Current Uniform Acts
- Electronic Communications Convention- Impact on common law jurisdictions 2008
- I. Background
- II. Introduction and Methodology
- III. Exclusions
- IV. Application and Derogation
- V - VI - VII
- VIII. Functional Equivalency and Technological Neutrality
- IX. Electronic Contracts
- X. Automated Message Systems
- XI. Final Provisions
- XII. Summary Conclusions
- All Pages
VIII. Functional Equivalency and Technological Neutrality
 The Preamble to the Convention specifically states that technological neutrality and functional equivalence are the guiding principles of the Convention. These principles have also guided the UECA, and were embraced by the courts in Canada even before the implementation of electronic commerce legislation.
 Article 9 of the Convention recognizes the functional equivalency of electronic communications with respect to the requirements that contracts be in writing, be signed, or be in original form. Other concepts which are covered by the UECA and domestic electronic commerce legislation, such as requirements for retention and storage, are not reflected in the Convention. The Explanatory Note indicates that because the Convention deals with international transactions per se, and not governmental regulatory objectives, and different countries have different degrees of technological development, issues such as retention and storage were not addressed in the Convention.
 Various laws in Canada require that documents be in writing or signed, or be in their original form. For example, the common law provinces have enacted legislation based on the English Statute of Frauds that require certain contracts, such as contracts for the sale of land or contracts that cannot be performed within one year, be in writing and signed by the person sought to be charged. These issues have been addressed by the provincial and territorial electronic commerce legislation, which stipulate that any requirement in law that must be in writing or in a specific form, such as signatures and original documents, is satisfied by using an electronic equivalent.
 The requirements under Article 9 of the Convention relating to the necessity of writing mirror those of the UECA and provincial/territorial legislation (that is, the information must be accessible so as to be usable for a subsequent reference). Similarly, the requirements under the Convention for situations where the law requires a communication or contract to be made available or retained in original form are comparable to the UECA. With respect to requirements that a communication or contract be signed by a party, the language of the Convention and the UECA diverge somewhat. As noted earlier, the Convention does not use the term “electronic signature”, but simply requires a method to identify the party and to indicate that party’s intention in respect of the information contained in the electronic communication. The UECA defines “electronic signature” as information in electronic form that a person has created in order to sign a document. Although most provincial and territorial electronic commerce legislation adopts the UECA definition of “electronic signature”, some provinces augment the definition somewhat.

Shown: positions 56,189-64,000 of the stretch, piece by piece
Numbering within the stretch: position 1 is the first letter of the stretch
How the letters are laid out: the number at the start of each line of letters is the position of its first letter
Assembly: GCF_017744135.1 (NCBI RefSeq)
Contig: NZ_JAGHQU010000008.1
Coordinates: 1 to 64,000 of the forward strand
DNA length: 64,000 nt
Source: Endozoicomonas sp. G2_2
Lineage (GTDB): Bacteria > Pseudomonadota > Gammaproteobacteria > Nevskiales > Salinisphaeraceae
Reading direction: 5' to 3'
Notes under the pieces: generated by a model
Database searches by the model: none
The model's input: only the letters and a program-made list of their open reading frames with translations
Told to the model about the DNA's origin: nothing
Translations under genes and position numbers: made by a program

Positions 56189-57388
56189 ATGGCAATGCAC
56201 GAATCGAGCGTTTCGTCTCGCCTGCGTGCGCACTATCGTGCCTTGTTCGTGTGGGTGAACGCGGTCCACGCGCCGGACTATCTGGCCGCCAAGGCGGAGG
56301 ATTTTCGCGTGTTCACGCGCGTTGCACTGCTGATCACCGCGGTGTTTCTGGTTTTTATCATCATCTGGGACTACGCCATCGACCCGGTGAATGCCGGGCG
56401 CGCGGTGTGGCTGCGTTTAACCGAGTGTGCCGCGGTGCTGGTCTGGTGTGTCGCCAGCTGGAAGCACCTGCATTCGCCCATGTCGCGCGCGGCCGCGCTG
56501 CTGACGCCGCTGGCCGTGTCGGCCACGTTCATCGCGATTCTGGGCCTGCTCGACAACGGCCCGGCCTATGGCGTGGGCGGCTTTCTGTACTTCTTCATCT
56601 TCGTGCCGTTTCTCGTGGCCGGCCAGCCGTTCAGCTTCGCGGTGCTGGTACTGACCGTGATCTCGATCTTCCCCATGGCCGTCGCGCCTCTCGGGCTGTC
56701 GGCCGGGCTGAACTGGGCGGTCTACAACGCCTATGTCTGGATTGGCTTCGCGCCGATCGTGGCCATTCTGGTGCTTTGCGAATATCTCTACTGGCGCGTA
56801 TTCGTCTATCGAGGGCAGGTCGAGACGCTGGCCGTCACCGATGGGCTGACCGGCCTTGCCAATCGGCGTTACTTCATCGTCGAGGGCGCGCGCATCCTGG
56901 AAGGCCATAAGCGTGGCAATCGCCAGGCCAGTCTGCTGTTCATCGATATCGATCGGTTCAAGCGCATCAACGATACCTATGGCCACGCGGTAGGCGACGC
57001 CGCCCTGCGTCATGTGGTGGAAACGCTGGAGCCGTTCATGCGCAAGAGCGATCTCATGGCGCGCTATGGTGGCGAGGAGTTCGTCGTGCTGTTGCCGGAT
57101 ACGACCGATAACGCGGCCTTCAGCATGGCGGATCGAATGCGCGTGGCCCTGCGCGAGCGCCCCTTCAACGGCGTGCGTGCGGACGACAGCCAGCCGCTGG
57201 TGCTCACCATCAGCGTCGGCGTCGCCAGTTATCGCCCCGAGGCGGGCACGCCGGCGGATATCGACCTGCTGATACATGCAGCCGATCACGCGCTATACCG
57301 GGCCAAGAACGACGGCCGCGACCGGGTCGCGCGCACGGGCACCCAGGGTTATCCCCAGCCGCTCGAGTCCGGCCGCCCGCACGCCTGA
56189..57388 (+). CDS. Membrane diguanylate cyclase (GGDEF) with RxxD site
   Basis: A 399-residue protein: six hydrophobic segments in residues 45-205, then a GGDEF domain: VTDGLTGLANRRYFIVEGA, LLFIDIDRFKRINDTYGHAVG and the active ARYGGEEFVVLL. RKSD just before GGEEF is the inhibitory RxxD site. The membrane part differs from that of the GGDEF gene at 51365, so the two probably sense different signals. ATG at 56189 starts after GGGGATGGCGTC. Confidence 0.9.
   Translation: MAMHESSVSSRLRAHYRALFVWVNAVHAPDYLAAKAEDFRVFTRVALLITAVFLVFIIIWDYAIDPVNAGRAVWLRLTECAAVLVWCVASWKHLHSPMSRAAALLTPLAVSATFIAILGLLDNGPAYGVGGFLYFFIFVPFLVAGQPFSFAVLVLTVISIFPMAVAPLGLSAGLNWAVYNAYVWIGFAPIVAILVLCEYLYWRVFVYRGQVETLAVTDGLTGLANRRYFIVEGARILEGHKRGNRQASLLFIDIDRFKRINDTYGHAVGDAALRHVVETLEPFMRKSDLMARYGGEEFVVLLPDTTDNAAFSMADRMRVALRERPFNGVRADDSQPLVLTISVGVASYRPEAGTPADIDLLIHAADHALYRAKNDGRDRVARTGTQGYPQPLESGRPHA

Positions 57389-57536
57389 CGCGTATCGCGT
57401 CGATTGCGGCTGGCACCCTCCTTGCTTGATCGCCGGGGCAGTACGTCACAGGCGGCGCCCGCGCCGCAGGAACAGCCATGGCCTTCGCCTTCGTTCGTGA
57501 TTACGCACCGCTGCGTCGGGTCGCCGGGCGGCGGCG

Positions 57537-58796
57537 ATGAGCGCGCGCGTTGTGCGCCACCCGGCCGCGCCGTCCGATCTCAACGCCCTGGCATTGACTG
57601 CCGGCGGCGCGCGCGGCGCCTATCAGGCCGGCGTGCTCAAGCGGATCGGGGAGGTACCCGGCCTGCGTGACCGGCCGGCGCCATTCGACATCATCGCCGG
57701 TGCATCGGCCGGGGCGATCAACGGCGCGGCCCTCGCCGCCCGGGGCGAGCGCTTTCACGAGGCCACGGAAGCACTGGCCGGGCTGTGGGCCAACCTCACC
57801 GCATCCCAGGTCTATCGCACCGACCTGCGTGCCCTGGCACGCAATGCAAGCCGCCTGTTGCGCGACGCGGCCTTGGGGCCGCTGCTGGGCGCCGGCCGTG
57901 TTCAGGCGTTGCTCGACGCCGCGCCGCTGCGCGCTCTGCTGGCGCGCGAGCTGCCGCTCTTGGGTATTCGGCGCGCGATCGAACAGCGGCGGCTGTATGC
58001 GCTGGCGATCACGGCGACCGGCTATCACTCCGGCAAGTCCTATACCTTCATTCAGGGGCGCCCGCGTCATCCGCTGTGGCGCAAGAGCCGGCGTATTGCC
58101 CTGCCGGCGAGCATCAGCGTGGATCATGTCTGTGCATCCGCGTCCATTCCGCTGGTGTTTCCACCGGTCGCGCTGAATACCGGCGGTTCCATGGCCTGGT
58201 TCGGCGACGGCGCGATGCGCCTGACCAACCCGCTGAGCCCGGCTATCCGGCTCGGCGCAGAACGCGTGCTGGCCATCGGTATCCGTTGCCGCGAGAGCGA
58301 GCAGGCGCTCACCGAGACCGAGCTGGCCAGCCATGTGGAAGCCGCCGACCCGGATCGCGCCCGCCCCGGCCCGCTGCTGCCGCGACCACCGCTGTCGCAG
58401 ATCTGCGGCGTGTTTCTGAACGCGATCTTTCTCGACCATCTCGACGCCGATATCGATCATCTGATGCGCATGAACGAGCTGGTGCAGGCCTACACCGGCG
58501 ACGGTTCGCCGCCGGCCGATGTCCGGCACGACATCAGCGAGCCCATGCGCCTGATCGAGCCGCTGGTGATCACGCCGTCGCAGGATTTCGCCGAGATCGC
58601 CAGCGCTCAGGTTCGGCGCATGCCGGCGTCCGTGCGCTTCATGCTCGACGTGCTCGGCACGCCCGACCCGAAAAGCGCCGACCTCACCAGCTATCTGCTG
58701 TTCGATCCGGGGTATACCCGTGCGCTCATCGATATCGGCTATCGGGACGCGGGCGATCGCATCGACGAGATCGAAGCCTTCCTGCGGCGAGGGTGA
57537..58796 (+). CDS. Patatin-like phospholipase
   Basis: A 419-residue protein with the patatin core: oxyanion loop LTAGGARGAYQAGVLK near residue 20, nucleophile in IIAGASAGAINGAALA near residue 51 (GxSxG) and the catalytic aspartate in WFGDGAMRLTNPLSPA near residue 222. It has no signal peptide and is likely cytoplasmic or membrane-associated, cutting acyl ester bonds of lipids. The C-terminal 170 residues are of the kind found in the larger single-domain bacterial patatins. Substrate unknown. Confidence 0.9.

Both the Convention and the UECA anticipate the signature method will be reliable in light of all circumstances. In the case of the Convention, the method may be proven in fact to have been reliable in the alternative. The UECA stipulates that relevant provincial or territorial authorities may make regulations respecting reliability of electronic signatures. The reliability issue is one of objective determination under the Convention. Consequently, the reliability requisite under the Convention does not depend on a government regulation.
 The Convention’s more general language reflects a deliberate effort to refrain from identifying specific technologies that could be equivalent to handwritten signatures. In this respect the provisions of the Convention relating to equivalencies for the signature requirement are somewhat more technologically neutral than the UECA and its provincial/territorial counterparts. Although the standard of reliability in the circumstances is a guiding principle under both regimes, the Convention does not allow a party to repudiate its signature for its unreliability when the identity of the party has been proven and is not in dispute.
 The differences in the functional equivalency provisions developed by UNCITRAL between the Convention and the UECA (which is based on the earlier UNCITRAL Model Law on Electronic Commerce) demonstrate a honing of language in the later Convention that attempts to capture ongoing technological developments. However, existing concepts of “electronic signatures” under provincial and territorial electronic commerce legislation are broadly defined and not appreciably dissimilar to the Convention’s requirements.